We share here a number of the online resources we are sharing with those students, and hope that other EarthView participants will find them as interesting as we do!
We begin with a reference map from the excellent Perry-Castañeda collection at the University of Texas-Austin. This is a great source for definitive maps for class projects, by the way. Even in this collection, however, it is clear that the term "Middle East" does not have a single, consistent definition.
The Guardian UK newspaper has published The Path of Protest -- a timeline of the protests, activities, and political changes in more than a dozen countries of the region since late 2010, when The Arab Spring began in Tunisia. Use it to follow events in any country of the region, or to see how much activity took place in any given week. We learn, for example, that today's presentation is on the first anniversary of a major protest march in the Yemeni capital of Sana'a -- where such events were previously unheard of -- that drew tens of thousands of people into the streets.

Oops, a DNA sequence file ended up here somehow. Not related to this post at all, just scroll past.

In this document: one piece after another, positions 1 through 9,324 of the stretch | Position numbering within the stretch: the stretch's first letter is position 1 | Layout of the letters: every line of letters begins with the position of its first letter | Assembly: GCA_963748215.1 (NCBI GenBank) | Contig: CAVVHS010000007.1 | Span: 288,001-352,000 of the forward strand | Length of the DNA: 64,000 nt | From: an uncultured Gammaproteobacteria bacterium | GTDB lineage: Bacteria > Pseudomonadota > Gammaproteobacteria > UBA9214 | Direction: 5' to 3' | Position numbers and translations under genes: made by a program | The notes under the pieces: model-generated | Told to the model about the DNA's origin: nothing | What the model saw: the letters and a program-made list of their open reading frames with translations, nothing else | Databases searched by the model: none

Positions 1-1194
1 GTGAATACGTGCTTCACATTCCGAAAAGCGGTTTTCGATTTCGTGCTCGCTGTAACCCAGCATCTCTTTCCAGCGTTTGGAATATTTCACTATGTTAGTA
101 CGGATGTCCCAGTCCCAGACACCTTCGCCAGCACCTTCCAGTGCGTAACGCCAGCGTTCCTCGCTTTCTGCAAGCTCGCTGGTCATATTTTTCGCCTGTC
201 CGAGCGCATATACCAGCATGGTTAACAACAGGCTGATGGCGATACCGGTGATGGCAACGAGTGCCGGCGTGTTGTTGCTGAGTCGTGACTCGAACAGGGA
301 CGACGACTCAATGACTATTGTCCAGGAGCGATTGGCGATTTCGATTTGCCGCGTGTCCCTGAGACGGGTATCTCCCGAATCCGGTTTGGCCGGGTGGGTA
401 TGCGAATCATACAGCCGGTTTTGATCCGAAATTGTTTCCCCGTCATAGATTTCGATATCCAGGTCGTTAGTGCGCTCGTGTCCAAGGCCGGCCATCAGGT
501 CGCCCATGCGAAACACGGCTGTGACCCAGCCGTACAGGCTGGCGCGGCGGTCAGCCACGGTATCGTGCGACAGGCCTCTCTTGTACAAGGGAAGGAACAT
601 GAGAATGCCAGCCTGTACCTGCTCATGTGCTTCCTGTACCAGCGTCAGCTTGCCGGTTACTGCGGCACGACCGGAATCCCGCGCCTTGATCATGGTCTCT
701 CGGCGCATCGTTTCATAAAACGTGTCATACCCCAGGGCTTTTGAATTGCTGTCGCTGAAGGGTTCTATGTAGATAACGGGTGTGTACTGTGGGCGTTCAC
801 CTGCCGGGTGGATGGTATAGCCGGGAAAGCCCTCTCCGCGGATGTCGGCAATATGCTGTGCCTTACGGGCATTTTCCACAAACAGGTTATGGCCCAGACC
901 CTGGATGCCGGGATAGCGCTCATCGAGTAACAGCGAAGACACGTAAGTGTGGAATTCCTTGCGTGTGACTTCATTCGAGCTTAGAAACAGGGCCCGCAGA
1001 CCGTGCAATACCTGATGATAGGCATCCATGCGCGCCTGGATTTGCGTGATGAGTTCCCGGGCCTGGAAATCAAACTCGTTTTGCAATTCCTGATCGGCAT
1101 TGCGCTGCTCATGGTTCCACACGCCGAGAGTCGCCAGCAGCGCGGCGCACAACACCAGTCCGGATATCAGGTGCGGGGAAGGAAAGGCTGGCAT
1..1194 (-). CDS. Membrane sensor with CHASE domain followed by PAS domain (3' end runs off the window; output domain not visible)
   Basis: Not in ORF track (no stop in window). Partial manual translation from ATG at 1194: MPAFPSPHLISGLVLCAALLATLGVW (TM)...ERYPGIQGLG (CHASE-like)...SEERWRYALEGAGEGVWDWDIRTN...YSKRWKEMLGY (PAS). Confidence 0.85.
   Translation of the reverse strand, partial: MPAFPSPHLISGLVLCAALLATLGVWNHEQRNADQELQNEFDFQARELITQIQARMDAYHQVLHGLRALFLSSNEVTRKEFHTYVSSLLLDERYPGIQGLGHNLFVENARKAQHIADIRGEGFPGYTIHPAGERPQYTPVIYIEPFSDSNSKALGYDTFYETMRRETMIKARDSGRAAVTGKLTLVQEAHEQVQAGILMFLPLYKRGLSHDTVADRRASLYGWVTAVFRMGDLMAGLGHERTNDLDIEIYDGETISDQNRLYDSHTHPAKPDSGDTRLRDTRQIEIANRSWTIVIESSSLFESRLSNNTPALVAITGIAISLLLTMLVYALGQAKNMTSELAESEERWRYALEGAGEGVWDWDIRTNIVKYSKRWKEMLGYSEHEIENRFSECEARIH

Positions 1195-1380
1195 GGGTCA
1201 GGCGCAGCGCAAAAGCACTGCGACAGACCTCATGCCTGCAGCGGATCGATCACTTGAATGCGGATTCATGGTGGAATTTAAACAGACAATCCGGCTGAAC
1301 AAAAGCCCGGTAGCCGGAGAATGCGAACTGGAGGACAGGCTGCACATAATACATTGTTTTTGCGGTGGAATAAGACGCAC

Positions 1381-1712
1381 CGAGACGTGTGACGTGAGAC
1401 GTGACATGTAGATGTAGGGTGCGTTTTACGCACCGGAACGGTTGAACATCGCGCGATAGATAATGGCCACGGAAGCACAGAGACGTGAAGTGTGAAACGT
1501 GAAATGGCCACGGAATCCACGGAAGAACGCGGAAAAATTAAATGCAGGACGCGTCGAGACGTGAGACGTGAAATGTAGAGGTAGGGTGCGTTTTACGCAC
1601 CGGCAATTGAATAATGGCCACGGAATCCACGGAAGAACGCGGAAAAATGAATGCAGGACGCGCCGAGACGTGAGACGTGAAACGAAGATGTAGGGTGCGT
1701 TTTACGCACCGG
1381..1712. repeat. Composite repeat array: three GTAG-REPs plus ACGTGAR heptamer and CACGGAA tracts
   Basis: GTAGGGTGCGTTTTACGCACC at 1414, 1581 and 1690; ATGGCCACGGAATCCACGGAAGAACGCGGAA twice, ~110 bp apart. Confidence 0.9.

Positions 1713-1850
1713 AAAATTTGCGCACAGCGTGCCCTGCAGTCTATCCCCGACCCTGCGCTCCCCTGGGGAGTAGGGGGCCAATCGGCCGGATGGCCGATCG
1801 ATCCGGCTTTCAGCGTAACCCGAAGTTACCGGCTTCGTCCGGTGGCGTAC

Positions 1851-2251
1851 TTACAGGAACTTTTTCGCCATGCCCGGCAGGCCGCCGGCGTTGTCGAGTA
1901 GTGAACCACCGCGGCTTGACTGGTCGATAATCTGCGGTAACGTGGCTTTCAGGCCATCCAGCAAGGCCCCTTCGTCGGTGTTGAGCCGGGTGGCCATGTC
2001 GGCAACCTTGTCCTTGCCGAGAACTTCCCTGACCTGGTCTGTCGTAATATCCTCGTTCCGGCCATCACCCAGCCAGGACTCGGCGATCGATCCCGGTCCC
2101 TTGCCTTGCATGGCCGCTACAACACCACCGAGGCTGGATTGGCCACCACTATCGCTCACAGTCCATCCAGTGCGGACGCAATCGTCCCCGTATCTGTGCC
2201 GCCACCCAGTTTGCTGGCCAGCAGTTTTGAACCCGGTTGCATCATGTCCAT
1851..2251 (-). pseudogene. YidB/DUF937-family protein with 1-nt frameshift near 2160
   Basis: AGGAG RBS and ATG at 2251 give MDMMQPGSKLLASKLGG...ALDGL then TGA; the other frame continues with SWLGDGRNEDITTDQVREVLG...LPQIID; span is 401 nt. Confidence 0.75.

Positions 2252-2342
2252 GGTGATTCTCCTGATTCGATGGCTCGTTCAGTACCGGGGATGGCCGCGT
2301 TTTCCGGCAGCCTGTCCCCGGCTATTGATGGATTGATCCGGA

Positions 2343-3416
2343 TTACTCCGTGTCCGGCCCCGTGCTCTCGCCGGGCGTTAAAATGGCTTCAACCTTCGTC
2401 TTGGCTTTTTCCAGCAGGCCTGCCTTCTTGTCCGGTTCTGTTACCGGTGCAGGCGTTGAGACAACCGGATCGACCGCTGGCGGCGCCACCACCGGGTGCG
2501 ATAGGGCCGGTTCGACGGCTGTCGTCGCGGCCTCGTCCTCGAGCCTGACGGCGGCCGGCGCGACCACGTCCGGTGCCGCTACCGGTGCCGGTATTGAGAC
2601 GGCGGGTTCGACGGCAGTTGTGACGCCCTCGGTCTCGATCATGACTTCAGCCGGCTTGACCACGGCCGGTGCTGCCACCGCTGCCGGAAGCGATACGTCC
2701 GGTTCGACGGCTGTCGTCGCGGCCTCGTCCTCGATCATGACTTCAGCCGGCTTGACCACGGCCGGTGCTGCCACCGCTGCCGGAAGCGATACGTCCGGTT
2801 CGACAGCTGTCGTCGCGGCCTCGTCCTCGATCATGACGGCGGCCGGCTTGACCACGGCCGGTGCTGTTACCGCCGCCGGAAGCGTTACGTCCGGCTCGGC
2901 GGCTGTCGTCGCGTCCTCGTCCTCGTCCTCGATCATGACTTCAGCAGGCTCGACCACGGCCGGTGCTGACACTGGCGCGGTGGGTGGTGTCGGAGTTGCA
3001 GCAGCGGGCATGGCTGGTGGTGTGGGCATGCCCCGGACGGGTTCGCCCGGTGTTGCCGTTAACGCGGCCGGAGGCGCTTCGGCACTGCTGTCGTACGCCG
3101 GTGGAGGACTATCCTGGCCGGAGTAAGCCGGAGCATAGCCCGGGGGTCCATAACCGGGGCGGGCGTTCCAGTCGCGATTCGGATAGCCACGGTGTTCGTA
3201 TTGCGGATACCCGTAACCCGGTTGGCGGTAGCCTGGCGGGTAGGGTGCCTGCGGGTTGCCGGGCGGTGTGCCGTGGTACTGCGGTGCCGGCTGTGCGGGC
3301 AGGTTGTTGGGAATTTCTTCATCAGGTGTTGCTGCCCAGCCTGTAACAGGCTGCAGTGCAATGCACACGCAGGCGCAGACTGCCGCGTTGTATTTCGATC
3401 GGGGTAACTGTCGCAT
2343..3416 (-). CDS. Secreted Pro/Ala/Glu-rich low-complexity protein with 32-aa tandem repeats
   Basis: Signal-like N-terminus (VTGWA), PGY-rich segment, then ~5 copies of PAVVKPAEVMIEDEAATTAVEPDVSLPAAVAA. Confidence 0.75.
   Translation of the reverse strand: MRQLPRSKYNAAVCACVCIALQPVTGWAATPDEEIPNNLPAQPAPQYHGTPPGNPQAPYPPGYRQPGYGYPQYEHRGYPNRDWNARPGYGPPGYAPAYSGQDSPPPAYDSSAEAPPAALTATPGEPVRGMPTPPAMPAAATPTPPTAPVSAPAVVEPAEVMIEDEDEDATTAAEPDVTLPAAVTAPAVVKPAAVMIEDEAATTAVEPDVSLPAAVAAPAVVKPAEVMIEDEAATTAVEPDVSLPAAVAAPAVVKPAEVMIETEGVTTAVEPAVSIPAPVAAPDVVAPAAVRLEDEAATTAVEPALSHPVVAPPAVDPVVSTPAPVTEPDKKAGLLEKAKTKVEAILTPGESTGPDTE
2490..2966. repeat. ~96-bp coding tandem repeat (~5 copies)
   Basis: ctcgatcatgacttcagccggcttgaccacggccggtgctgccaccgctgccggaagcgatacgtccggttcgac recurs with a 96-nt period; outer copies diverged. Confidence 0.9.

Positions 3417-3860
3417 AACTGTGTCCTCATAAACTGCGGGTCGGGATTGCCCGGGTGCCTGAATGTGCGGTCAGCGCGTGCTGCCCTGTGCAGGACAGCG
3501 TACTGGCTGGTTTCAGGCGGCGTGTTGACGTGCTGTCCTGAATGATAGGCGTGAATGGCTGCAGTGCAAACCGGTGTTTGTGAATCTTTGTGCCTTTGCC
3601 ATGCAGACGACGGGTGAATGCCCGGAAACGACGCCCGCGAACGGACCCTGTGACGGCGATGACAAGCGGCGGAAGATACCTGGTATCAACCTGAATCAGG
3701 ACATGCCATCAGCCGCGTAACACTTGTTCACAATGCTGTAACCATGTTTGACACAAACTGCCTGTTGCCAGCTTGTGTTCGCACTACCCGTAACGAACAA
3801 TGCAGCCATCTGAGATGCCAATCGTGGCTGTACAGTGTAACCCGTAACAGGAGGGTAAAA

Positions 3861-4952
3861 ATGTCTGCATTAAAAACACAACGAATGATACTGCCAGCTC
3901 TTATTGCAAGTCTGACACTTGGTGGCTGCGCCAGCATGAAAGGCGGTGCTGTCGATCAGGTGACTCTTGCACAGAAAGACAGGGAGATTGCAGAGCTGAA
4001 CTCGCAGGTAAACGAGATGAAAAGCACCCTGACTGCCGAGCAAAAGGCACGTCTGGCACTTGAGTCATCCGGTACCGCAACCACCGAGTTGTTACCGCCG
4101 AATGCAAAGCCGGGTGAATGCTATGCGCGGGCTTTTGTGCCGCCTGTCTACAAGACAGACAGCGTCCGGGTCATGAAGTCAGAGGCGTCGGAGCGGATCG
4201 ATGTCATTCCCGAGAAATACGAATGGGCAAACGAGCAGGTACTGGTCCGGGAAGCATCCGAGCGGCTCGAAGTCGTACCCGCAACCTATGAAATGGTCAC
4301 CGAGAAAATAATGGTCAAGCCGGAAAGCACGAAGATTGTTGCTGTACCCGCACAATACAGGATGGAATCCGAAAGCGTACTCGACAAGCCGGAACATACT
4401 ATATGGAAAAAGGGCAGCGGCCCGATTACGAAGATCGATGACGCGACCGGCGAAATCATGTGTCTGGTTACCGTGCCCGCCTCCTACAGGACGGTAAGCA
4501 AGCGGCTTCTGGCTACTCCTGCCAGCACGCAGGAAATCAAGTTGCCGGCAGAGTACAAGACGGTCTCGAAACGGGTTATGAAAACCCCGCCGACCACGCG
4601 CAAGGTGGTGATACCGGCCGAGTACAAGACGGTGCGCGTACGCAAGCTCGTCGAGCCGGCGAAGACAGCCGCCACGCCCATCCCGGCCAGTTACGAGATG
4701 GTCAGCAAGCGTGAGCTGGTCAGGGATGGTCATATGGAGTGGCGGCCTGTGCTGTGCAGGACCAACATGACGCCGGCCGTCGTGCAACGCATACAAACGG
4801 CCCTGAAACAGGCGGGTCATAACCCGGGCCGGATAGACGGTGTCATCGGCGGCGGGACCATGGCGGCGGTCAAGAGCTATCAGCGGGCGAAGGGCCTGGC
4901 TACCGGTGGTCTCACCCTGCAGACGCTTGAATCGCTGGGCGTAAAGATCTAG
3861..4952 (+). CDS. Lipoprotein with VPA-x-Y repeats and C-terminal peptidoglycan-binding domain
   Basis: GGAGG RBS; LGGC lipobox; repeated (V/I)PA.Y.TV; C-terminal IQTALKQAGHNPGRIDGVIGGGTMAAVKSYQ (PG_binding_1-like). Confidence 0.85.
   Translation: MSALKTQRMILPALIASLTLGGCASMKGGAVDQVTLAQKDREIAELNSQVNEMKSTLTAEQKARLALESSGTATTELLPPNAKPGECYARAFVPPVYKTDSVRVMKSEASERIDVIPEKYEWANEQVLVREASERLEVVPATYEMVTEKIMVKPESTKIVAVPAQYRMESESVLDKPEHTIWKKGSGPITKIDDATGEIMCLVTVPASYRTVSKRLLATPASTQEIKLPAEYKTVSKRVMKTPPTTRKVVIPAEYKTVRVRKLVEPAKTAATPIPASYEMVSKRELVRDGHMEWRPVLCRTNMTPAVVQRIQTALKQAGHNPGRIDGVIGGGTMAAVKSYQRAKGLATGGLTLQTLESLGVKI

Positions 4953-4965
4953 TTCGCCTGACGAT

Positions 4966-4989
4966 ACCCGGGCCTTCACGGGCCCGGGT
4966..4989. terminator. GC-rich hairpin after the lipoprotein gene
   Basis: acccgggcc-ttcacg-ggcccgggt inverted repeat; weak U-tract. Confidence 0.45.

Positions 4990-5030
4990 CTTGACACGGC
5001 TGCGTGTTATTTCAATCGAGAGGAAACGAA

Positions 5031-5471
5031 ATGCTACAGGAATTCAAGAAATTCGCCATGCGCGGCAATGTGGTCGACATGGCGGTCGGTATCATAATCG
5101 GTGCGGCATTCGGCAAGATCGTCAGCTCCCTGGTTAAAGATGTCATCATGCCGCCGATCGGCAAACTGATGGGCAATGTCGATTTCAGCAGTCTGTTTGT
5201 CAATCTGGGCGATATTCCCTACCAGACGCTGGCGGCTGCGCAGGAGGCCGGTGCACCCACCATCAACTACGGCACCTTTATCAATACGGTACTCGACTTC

|Arab Spring Timeline from the Guardian UK|
We also spoke briefly about the concept of orientalism, as illustrated by the use of Arab images in coffee advertising.
We can examine the geography of the Middle East -- or any other region -- using a dynamic new online atlas called Show World, which includes dynamic cartograms that display the countries of the world whose size is shown in proportion to such variables as population, economic activity, military spending, and even coffee production! Although coffee is called Arabica because it was first cultivated in Arabia, and it is still consumed in the region, almost no coffee is now produced there. This online atlas is full of similar surprises!
As in all parts of the world, religions help to shape the human geography of the Middle East. A time-lapse of the "Big 5" religions helps viewers to understand the Middle East in the context of cultural geography at a global scale.
The physical geography of the Middle East is dominated by its dry climate, which is mainly the result of global circulation patterns that cause high pressure to dominate the region. In areas of high pressure, air is stable or descending, making cloud formation rare. This simple video depicts a simplified model of those patterns on the Western Hemisphere, but correctly indicates the factors that dominate climate in the Middle East.
The resultant climate is reflected in the desert and grassland biomes of the region.